This novel begins with the stark words that Lydia Lee is already dead. From this we are drawn skilfully into the lives of Marilyn and their three children: Lydia – frustrated, struggling and insecure; Nath – overshadowed and desperate to escape; and poor, unwanted, ignored Hannah who craves attention and whose silent presence hides a deep knowledge and understanding of the dynamics at work in this troubled family.
James is Chinese, Marilyn American. They marry at a time when such things were rare and controversial. Marilyn, stifled by a mother who fails to see the promise in her daughter, strives to succeed, to make a career and a life for herself. Then she marries James and her dreams are buried. She lives vicariously through Lydia, in who see sees the fulfilment of her own frustrated ambitions. But Lydia is hiding her true feelings; they seethe away inside and eventually lead her on a path that brings tragedy to everyone.
This is beautifully written and engaging. It isn’t a mystery or a crime thriller, but rather a deep and intriguing look at the dynamics of family and society and at how our expectations, our love and hope for our children can have consequences we never wished for.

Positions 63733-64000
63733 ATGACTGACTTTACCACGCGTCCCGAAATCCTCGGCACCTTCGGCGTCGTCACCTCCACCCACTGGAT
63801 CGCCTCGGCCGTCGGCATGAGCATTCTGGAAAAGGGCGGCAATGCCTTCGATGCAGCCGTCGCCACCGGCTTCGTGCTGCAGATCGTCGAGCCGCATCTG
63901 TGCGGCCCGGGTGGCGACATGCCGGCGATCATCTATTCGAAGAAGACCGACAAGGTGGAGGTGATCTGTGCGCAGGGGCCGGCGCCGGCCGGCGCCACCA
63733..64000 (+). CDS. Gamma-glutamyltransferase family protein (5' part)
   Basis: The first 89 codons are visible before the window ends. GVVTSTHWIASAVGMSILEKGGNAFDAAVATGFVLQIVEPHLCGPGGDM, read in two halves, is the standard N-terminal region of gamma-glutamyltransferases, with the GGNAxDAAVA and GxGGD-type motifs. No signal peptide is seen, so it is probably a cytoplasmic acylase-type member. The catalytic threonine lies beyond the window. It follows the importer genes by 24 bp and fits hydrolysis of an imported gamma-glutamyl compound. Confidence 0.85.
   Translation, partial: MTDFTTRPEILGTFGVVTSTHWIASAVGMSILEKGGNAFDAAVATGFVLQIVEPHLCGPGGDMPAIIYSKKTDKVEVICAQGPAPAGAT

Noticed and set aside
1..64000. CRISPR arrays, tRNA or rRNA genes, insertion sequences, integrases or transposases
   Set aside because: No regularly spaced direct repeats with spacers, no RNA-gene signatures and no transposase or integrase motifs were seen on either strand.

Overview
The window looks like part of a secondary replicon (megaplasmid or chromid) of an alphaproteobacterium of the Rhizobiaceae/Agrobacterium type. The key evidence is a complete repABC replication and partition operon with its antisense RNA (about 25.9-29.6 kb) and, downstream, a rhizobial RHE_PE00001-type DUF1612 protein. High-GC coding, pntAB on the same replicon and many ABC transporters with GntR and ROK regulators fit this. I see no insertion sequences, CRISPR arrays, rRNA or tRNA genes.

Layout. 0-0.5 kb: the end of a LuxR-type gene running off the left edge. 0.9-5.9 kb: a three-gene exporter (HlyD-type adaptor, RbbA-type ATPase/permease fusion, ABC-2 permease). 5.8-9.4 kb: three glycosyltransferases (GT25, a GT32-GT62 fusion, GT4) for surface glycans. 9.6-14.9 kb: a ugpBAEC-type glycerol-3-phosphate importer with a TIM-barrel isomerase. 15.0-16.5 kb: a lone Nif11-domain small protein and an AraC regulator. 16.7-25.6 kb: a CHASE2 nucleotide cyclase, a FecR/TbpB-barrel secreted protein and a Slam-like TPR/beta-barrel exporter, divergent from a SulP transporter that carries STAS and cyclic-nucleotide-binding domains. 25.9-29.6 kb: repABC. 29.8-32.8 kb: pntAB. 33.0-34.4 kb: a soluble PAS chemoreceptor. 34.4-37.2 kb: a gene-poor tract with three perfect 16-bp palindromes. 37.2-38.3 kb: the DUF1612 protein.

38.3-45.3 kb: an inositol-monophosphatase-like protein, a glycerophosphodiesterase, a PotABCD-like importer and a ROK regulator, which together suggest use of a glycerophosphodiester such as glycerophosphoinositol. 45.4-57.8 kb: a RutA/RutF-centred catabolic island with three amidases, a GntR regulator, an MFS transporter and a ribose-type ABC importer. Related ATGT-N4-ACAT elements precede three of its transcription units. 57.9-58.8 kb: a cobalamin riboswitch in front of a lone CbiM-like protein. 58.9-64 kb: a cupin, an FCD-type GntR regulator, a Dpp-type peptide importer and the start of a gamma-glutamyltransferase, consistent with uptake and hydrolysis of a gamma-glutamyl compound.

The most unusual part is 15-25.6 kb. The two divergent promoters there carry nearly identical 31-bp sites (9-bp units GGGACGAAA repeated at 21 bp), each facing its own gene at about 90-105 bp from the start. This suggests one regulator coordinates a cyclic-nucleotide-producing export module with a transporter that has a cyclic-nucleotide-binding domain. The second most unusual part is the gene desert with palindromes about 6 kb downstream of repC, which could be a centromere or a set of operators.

The characters are well-developed and complex. Marilyn and James mess things up, make the wrong decisions for what they think are the right reasons, and, despite their best intentions, manage to completely misunderstand all three of their children. In short, they are human.
My only criticism is that I felt many aspects of this novel could have been developed further. There was more to be discovered in both Marilyn’s and James’ backgrounds. I also wanted to know more about Lydia – how things were at school for example. And more could have been made of Marilyn’s struggle to be recognised as more than ‘just’ a mother and a wife, and of her frustrations at the way her life has turned out.
Aside from that though, this is a great read and an impressive debut novel.
Find a copy here